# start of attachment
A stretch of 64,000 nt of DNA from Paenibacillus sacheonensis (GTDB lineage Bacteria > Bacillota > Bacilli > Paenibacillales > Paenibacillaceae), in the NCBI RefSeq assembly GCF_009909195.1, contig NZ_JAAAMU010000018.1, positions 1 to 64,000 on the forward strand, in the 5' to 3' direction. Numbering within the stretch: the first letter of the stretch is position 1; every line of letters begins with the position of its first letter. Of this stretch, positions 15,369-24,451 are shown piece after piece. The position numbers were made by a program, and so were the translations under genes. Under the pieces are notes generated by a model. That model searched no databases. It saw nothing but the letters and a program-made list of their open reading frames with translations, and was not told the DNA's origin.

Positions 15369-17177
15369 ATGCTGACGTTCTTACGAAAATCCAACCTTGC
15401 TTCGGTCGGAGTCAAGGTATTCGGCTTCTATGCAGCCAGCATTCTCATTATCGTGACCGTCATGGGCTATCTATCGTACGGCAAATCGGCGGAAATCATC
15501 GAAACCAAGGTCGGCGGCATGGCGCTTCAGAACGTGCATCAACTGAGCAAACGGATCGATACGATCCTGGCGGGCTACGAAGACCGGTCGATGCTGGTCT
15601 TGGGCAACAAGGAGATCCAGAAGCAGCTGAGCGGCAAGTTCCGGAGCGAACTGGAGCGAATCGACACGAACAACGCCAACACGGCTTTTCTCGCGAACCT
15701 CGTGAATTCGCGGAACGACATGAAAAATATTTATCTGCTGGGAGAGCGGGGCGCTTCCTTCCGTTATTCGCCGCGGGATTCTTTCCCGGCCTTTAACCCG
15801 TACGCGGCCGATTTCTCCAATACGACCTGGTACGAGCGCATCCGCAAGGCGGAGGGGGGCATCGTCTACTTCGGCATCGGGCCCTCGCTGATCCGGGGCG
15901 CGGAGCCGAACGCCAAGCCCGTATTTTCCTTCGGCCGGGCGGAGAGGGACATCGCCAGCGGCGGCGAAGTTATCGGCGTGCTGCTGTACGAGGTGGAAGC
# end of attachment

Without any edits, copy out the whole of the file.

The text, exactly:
A stretch of 64,000 nt of DNA from Paenibacillus sacheonensis (GTDB lineage Bacteria > Bacillota > Bacilli > Paenibacillales > Paenibacillaceae), in the NCBI RefSeq assembly GCF_009909195.1, contig NZ_JAAAMU010000018.1, positions 1 to 64,000 on the forward strand, in the 5' to 3' direction. Numbering within the stretch: the first letter of the stretch is position 1; every line of letters begins with the position of its first letter. Of this stretch, positions 15,369-24,451 are shown piece after piece. The position numbers were made by a program, and so were the translations under genes. Under the pieces are notes generated by a model. That model searched no databases. It saw nothing but the letters and a program-made list of their open reading frames with translations, and was not told the DNA's origin.

Positions 15369-17177
15369 ATGCTGACGTTCTTACGAAAATCCAACCTTGC
15401 TTCGGTCGGAGTCAAGGTATTCGGCTTCTATGCAGCCAGCATTCTCATTATCGTGACCGTCATGGGCTATCTATCGTACGGCAAATCGGCGGAAATCATC
15501 GAAACCAAGGTCGGCGGCATGGCGCTTCAGAACGTGCATCAACTGAGCAAACGGATCGATACGATCCTGGCGGGCTACGAAGACCGGTCGATGCTGGTCT
15601 TGGGCAACAAGGAGATCCAGAAGCAGCTGAGCGGCAAGTTCCGGAGCGAACTGGAGCGAATCGACACGAACAACGCCAACACGGCTTTTCTCGCGAACCT
15701 CGTGAATTCGCGGAACGACATGAAAAATATTTATCTGCTGGGAGAGCGGGGCGCTTCCTTCCGTTATTCGCCGCGGGATTCTTTCCCGGCCTTTAACCCG
15801 TACGCGGCCGATTTCTCCAATACGACCTGGTACGAGCGCATCCGCAAGGCGGAGGGGGGCATCGTCTACTTCGGCATCGGGCCCTCGCTGATCCGGGGCG
15901 CGGAGCCGAACGCCAAGCCCGTATTTTCCTTCGGCCGGGCGGAGAGGGACATCGCCAGCGGCGGCGAAGTTATCGGCGTGCTGCTGTACGAGGTGGAAGC